BPCode- Hample gets the majority off his balls from batting practice, so it helps when the guys are hitting them into the seats. If a team has batting practice, the model predicts hample grabbing 2 additional balls. I thought it would be more, but that is not the case. I assume that Hample is able to get that difference as low as he does because when BP is not happening, he is able to focus more on getting balls in ways other than off the bat.
 
Experience- If you look at the sum of Hample’s work, it is clear that he is much better at hawking balls now that he was in 1990. Every year that Hample gets older, he averages .369 balls more. This is his 19th year of hawking balls (remember real mathematicians start counting at 0, so Hample is 19 this year), and that nets him just over 7 more balls a game than what he pulled in 1990 under the same conditions (his 0 year).
 
NYStadium- Hample lives in New York, so naturally he goes to more NY Parks. I created this variable but establishing “yankee” “shea” and “Citi” as one set, and all other parks as another. I was not sure there would be, but there is a statistically significant difference in going to a New York park not accounted for by the attendance number alone. Hample can expect almost 1 less ball a game at a 40k crowd at Citi field than he can under the same conditions at a park outside of the Empire State.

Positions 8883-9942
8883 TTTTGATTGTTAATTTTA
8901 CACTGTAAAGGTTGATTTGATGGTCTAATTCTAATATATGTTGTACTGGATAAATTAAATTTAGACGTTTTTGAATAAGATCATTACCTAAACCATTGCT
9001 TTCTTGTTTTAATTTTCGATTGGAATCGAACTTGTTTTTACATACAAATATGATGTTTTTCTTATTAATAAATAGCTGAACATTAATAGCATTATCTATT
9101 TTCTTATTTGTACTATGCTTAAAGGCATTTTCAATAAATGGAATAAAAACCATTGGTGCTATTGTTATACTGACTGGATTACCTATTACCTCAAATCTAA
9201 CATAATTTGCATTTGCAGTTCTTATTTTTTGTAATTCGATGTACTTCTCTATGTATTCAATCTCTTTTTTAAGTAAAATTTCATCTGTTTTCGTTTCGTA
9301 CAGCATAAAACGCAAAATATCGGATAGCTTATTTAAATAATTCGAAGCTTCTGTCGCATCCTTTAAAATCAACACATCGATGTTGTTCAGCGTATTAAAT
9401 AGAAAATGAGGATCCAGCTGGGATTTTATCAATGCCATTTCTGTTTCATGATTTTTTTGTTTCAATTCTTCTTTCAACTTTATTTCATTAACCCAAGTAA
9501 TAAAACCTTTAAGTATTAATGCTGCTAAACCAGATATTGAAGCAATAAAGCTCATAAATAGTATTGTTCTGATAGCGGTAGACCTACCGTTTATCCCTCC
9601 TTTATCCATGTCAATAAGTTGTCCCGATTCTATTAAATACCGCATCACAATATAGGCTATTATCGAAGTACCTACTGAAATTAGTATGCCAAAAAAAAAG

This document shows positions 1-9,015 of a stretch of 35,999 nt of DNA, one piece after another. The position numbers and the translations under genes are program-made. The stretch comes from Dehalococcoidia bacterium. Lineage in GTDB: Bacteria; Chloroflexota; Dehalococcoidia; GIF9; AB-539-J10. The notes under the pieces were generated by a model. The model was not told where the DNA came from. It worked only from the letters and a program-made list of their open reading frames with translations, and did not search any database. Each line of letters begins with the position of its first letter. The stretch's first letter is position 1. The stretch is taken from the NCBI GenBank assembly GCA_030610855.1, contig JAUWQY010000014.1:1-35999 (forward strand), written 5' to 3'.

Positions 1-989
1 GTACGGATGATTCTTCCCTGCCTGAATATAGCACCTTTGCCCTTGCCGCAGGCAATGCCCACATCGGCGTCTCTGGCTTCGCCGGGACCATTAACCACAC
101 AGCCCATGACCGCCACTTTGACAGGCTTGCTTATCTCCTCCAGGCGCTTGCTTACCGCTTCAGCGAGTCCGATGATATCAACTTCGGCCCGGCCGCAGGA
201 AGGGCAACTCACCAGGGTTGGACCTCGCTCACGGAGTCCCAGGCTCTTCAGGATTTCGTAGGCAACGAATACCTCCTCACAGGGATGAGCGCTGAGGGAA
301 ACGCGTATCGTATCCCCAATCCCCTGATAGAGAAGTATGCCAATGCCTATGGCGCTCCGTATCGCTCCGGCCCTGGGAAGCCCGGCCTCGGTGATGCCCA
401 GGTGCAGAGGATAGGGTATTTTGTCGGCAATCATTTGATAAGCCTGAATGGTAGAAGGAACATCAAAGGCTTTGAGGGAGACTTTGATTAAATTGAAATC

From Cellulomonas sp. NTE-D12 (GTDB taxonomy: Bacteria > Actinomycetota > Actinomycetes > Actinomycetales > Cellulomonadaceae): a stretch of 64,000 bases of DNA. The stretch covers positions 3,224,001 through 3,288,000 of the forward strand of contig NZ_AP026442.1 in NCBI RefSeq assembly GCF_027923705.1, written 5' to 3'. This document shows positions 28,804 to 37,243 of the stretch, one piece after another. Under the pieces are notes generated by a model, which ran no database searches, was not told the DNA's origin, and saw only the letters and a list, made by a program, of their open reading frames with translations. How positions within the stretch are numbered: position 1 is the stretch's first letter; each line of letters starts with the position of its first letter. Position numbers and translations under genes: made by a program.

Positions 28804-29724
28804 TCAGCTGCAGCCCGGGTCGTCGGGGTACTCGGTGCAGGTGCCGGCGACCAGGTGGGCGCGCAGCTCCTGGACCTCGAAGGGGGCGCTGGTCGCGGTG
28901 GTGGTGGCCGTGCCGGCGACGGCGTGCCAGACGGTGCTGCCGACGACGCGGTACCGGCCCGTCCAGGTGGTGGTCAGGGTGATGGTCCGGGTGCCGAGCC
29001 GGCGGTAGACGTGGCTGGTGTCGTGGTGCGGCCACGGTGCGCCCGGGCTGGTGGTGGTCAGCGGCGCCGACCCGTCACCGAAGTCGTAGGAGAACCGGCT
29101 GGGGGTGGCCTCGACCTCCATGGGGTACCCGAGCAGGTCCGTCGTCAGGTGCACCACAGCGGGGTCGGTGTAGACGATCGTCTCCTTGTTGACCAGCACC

So, what does this prove? Well we already knew that Hample is amazing at catching balls, but we now see how he is affected by Attendance, Batting Practice, Age and where the stadium is. I just know I am happy I got my 1st game ball on the fly at Nationals stadium last night off the Pirates catcher Cruz in the top of the 9th inning. It was a great game, where I got 2 balls during BP, 1 thrown by Ian Snell and another off the bend in the wall down the 3rd base line.  But hey, at a game with only 14,549 paid attendance with BP outside of NY, Zach Hample would have got on average 11.18 balls at Nats Stadium. But Zach knows that he got his record, 28 balls, in his one appearance at Nationals Park, last year. I guess the model don’t factor in things like “perfect for the glove trick”

 
For you real stat nerds, here is some additional regression model info:

Regression Analysis: Balls versus Attendance, BPCode, ...
 
The regression equation is
Balls = 3.59 - 0.000098 Attendance + 2.00 BPCode + 0.369 Experience
        - 0.825 NY Stadium
 
 
649 cases used, 11 cases contain missing values
 
 
Predictor          Coef     SE Coef      T      P
Constant         3.5948      0.4826   7.45 0.000
Attendance -0.00009789 0.00001131 -8.65 0.000
BPCode           2.0027      0.4085   4.90 0.000
Experience      0.36942     0.02550 14.48 0.000
NY Stadium      -0.8248      0.2511 -3.29 0.001
 
 
S = 3.07974   R-Sq = 29.9%   R-Sq(adj) = 29.4%
 
 
Analysis of Variance
 
Source           DF       SS      MS      F      P
Regression        4 2602.67 650.67 68.60 0.000
Residual Error 644 6108.22    9.48
Total           648 8710.89